To a harried motorist, the Huangjuewan flyover is a vision of hell, a mishmash of lanes and ramps that go in eight in directions. But where a driver sees chaos, Fred Dufour sees beauty, even order.
“It’s impressive, all the layers, stacked one by one,” the Getty photographer says. “From above, it’s impressive, too.”
He makes a compelling argument. The Huangjuewan opened last month on the outskirts of Chongqing, a sprawling city in southwest China. The highest of the interchange’s five levels soars 12 stories overhead, and the 20 lanes send cars this way and that. Getting the best view required standing on the roof of a building perched on a nearby hill.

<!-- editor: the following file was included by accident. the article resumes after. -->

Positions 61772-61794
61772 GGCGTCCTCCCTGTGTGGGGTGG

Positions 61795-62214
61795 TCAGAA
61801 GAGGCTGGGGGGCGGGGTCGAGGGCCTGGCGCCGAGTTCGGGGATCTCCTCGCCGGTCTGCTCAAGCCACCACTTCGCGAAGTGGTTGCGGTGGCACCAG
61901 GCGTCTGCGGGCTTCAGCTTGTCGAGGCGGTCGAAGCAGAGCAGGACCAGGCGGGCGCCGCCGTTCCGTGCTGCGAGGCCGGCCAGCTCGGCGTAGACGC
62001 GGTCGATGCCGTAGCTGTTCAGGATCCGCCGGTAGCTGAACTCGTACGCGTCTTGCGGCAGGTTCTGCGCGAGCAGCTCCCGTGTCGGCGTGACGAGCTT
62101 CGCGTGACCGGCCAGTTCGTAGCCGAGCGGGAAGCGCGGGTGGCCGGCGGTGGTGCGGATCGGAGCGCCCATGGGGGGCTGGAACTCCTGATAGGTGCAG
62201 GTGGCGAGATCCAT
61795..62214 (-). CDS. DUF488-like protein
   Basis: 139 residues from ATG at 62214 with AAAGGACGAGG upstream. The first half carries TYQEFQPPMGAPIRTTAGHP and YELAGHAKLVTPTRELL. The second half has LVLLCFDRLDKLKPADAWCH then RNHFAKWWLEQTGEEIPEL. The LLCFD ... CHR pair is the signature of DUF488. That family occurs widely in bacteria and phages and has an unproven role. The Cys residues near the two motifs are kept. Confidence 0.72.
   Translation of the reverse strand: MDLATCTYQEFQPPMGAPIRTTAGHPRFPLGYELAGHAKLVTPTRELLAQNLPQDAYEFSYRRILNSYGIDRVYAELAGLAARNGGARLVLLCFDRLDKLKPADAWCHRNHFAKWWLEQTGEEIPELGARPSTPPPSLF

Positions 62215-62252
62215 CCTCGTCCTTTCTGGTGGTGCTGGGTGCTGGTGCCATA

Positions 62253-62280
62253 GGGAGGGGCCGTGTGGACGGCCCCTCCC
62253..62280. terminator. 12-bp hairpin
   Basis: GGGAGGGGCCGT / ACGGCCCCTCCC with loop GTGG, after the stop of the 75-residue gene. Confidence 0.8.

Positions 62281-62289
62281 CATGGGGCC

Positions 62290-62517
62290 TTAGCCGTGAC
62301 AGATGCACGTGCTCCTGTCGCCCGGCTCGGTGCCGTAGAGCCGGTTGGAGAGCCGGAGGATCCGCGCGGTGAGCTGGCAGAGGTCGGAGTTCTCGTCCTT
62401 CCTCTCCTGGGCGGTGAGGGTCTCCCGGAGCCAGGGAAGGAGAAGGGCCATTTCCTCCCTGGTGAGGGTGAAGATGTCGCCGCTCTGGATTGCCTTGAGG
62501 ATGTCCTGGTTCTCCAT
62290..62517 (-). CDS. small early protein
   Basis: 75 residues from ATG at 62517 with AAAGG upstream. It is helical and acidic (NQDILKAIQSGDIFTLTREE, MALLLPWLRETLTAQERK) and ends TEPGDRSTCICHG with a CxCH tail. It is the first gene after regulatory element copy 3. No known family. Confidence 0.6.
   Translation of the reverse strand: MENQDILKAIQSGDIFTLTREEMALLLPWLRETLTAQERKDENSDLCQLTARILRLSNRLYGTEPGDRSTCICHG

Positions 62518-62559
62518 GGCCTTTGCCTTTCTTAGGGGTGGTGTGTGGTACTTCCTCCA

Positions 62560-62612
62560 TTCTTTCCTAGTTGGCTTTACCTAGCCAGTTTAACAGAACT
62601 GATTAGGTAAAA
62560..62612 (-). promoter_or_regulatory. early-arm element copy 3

The labyrinth connects the city, the airport, and an expressway, a project so grand it took eight years to complete. Presumably, it will make traffic flow better for Chongqing’s 8 million residents. Dufour said he had no problem navigating the maze, even if many people have taken to social media to express their frustration and confusion. And to anyone who misses a connection or takes the wrong ramp, no worries. One official told People’s Daily Online that motorists will find a turnaround a half-mile ahead to “correct the wrong.” Just keep to that 37-mile-per-hour speed limit. And never, ever look down.